How to Save Money on House Paint

Home Improvement: Save Money on House Paint

Paint might be costly, but by following these guidelines, you can save money.

Giving your house a burst of color with paint has long been advocated by home-decorating professionals as one of the most cost-effective methods to make a huge difference in its appearance. It’s true that you get a lot of bang for your buck. However, have you seen the price of paint recently?

It’s not uncommon to pay $30 to $40 for a single gallon of latex paint these days. Discount retailers may provide cheaper paint, but at the expense of quality. (Do you really want to waste your weekend rearranging furniture in the middle of the room, masking off woodwork, and hauling step ladders for a mediocre result?)

However, Saving Money on Paint Does Not Have to Mean Losing Quality. Continue Reading to Find Out More Useful Information.

Only Paint One Wall

Consider painting an accent wall if your walls are in decent repair and you just want to freshen up your space. You’ll be able to save money on paint because you’ll be using less of it. This is also a wonderful method to test out a hue before purchasing in many gallons.

A striking hue isn’t always required for a dramatic effect.

You may need multiple coats of paint to completely cover dark or vivid colors, so you may need to purchase extra paint. You’ll use less paint if you choose softer hues or neutrals, so you’ll save money.

Purchase During a Promotion and Apply a Coupon

Wait until you notice a paint deal before using your coupon. When the price is correct, strike. What is the best place to receive paint coupons? They may arrive by mail or in the Sunday newspaper, but signing up for home improvement businesses’ email newsletters and following them on Facebook or Twitter is one of the best ways to get them.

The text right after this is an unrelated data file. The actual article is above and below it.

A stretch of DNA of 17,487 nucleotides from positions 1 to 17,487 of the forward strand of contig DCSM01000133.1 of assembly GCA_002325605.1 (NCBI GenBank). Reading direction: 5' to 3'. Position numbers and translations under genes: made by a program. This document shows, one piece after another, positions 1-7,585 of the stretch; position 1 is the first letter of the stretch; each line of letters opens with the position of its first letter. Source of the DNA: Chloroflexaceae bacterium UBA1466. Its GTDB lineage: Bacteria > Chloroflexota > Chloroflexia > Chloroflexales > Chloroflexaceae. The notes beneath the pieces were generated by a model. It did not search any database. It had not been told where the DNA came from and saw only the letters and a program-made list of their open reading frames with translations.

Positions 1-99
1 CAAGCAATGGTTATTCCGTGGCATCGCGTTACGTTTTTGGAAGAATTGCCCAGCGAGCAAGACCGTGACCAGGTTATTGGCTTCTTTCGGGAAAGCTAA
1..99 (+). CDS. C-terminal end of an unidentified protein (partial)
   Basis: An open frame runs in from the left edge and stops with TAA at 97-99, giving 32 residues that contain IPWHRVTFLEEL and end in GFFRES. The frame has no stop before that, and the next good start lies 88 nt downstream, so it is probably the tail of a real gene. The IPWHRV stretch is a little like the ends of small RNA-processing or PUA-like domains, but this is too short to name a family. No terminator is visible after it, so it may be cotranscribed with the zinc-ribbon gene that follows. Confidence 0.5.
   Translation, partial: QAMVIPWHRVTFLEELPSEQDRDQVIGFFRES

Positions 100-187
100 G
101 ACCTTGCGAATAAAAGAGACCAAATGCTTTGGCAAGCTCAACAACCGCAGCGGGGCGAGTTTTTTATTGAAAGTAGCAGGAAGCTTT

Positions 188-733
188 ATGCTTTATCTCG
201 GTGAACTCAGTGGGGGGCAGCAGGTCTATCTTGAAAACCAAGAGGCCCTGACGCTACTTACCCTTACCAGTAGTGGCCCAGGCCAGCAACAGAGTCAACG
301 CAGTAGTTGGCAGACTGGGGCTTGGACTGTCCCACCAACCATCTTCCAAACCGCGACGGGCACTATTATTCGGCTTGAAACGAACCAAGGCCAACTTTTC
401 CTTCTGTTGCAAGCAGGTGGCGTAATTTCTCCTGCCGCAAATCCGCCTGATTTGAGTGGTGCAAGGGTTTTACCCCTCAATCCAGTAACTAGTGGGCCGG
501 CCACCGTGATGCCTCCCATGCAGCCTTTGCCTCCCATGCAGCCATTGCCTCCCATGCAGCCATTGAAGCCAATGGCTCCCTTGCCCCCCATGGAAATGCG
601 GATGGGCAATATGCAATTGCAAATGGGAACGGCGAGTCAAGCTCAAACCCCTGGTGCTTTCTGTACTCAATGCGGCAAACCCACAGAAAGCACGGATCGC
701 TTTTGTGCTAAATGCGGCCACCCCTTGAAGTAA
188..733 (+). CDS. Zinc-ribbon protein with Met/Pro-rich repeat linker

Keep an Eye Out for Free or Heavily Reduced Paint Samples

Although it’s unlikely that you’ll need samples to paint an entire room, they might be useful for minor jobs like an accent wall in a bathroom or laundry room. We’ve seen hardware retailers provide complimentary quarts of paint on a weekly basis.

But here’s a tip: Don’t hurry home and start painting unless you have a very modest project. Even though the number or color on the label matches perfectly, there may be small color changes from can to can. If you’re buying many small cans of paint, you’ll want to combine them all in a larger bucket before applying them (invest in a bucket and paint-stirring sticks).

Purchase Paint That Isn’t Matched

Because of the color variances mentioned earlier, paint retailers frequently have shelves of paint that don’t perfectly match. The paint is in good condition, however it should be overlooked. Simply inquire at the paint store if the type and color you want are available. You’ll still need to pick the right paint for the task, such as latex for walls, ceiling paint for ceilings, enamel for woodwork, exterior latex for your home’s exterior, and so on.

My spouse and I previously painted our home office a stylish navy blue. The hue was a one-of-a-kind blend of five various colors of blue from the paint store’s mismatched rack.

Look Into Your Neighborhood’s Hazardous Waste Disposal Facilities

Paint is taken to a domestic hazardous waste facility in my neighborhood when it has to be disposed of. The facility stores nice paint and distributes it to anyone who requests it.

Using the aforementioned mixing procedure, you may be able to paint anything for free in a color that none of your neighbors will be able to match. Save this free paint for a little job when high-quality or a specific color isn’t critical and you only need to cover anything with paint, such as the boards on a window-well cover. (Just make sure the paint you buy is for the outside.)

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